▪ The Monetary Policy Board is responsible for the formulation of monetary policy and implementation of a flexible exchange rate regime in line with the flexible inflation targeting framework.

▪ The Executive Board is charged with the dayto-day operations of the Central Bank.

One key change to be brought by the new Bill is the appointment of members who are experts primarily in the fields of economics and finance to the Governing and Monetary Policy boards.

The Monetary Policy Board to be set up under the new Bill will amalgamate the Monetary Policy Committee and Monetary Policy Consultative Committee and will include four experts in economics or finance in addition to the Governor, Deputy Governors.

In addition, the Governing Board will comprise of the Secretary to the Treasury, the Governor, and three members who have expertise in economics, banking, finance, accounting and auditing, law or risk management.

Key Provisions which Enhance CBSL Independence Current State

The MLA does not include any specific provision with regard to the autonomy of the CBSL and can be regarded as a shortcoming in ensuring the independence of the CBSL.

The Governor is appointed by the President on the recommendation of the Minister of Finance and the Constitutional Council has no role in this appointment.

MLA prescribes the Governor to be the Chairman of the Monetary Board and the Secretary to the Treasury to be an ex officio member of the same.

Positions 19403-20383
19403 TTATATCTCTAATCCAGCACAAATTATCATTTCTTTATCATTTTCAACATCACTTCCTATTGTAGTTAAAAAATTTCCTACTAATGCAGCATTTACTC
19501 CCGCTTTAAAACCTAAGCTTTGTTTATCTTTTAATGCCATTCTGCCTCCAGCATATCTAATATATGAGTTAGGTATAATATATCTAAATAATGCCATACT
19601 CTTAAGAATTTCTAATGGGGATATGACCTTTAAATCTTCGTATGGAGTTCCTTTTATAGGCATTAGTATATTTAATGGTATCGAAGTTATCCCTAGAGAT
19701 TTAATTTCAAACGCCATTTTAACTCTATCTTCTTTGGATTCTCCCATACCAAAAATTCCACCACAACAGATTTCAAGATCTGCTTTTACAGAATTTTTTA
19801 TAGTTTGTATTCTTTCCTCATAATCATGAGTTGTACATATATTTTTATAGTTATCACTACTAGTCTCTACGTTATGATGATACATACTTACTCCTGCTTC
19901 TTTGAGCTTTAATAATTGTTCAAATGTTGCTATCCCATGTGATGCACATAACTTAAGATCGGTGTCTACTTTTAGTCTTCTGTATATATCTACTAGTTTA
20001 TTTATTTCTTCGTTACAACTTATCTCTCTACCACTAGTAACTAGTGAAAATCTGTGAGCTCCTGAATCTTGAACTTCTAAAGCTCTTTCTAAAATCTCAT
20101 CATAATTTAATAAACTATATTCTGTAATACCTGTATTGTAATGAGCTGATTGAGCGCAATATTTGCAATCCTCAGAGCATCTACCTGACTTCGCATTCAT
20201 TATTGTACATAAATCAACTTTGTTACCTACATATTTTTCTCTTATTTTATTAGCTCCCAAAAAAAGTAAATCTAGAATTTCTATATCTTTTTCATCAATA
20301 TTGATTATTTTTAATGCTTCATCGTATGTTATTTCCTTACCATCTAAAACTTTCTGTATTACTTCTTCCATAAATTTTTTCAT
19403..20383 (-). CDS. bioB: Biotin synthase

In addition, the rest of the Board members of the Monetary Board are non-executive members who are appointed by the President, on the recommendation of the Minister of Finance, once the Constitutional Councils approves the postings.

In contrast to MLA, subsection (3) of Section 5 of the new Bill describes the CBSL as an autonomous entity and provide legislative power to shield the Boards and its employees from any influence or interference.

The Governor will preside over all three Boards proposed to be set up under the Bill. The Secretary to Treasury is a member of the Governing Board but not a member of the Monetary Policy Board. However, any member of the Governing Board may be appointed as an expert to the Monetary Policy board.

Therefore, by extension it is possible to make the Secretary to the Treasury a member of the Monetary Policy Board as an ‘expert’ member. Currently, no major Central Bank in South Asia (Reserve Bank of India, State Bank of Pakistan, and Bangladesh Bank), other than the CBSL may explicitly appoint any representatives of the Treasury to their respective monetary policy making bodies. In this regard, this loophole in the provision may undermine the independence of the monetary policy from the fiscal policy.

The President, upon the recommendation made to the Constitutional Council by the Minister and with the concurrence of the Constitutional Council, appoints the Governor and the members of the Governing Board and the experts of the Monetary Policy Board. Therefore, the President’s power to appoint the Governor is also restricted, which strengthens the independence of the CBSL. Furthermore, as per the new Bill, the appointed members have to be experts in the fields prescribed in the Bill.

Monetary Policy Current Regime CBSL follows a ‘Monetary Targeting’ framework where the inflation is controlled through influencing the stock of money in the economy. In addition, CBSL selectively gets involved in the exchange rate market to defend the currency; commonly called a dirty float regime. Proposed Changes The Central Bank Bill has institutionalized ‘Inflation Targeting’ as the approach to monetary policy.